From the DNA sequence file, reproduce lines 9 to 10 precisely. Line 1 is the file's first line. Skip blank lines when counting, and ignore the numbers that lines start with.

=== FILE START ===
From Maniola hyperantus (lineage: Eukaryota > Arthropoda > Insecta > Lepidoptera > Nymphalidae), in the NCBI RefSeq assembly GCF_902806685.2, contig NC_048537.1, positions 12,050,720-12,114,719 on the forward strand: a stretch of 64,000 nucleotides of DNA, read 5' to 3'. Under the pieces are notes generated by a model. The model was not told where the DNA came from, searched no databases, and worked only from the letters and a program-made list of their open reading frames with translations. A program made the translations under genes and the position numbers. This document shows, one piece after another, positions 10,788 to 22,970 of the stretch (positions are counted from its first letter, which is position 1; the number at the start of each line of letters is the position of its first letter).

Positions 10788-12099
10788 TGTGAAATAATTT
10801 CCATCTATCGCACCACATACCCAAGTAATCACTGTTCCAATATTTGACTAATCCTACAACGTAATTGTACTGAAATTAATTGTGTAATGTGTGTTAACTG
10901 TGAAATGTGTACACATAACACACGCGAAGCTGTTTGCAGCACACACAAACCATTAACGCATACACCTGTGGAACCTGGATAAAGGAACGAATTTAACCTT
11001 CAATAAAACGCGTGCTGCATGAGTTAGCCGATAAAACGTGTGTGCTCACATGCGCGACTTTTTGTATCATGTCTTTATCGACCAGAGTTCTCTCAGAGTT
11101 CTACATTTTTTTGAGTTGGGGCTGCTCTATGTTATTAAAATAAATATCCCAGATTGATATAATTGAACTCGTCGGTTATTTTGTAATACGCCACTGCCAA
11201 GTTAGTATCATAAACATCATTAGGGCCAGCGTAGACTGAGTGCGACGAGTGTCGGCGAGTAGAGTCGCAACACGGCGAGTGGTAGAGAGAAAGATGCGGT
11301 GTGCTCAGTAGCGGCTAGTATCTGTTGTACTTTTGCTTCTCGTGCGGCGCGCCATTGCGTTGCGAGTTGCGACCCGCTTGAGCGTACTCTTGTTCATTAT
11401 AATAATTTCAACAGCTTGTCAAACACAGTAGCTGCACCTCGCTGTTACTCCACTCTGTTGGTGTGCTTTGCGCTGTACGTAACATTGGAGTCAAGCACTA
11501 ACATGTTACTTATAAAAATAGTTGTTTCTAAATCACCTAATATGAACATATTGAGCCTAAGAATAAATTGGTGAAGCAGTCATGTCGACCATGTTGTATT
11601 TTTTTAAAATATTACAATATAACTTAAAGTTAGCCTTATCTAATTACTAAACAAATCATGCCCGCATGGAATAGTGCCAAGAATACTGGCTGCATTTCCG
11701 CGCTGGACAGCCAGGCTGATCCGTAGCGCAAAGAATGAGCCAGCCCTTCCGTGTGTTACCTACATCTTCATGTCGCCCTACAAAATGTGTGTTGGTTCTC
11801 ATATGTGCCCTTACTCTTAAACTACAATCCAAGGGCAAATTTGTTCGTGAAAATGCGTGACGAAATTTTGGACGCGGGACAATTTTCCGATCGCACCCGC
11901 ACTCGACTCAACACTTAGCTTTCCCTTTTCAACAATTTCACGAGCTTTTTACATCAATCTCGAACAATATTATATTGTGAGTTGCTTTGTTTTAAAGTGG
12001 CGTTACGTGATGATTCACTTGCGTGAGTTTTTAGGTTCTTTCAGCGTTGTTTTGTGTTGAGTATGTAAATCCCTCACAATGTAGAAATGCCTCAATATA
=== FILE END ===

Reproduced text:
11301 GTGCTCAGTAGCGGCTAGTATCTGTTGTACTTTTGCTTCTCGTGCGGCGCGCCATTGCGTTGCGAGTTGCGACCCGCTTGAGCGTACTCTTGTTCATTAT
11401 AATAATTTCAACAGCTTGTCAAACACAGTAGCTGCACCTCGCTGTTACTCCACTCTGTTGGTGTGCTTTGCGCTGTACGTAACATTGGAGTCAAGCACTA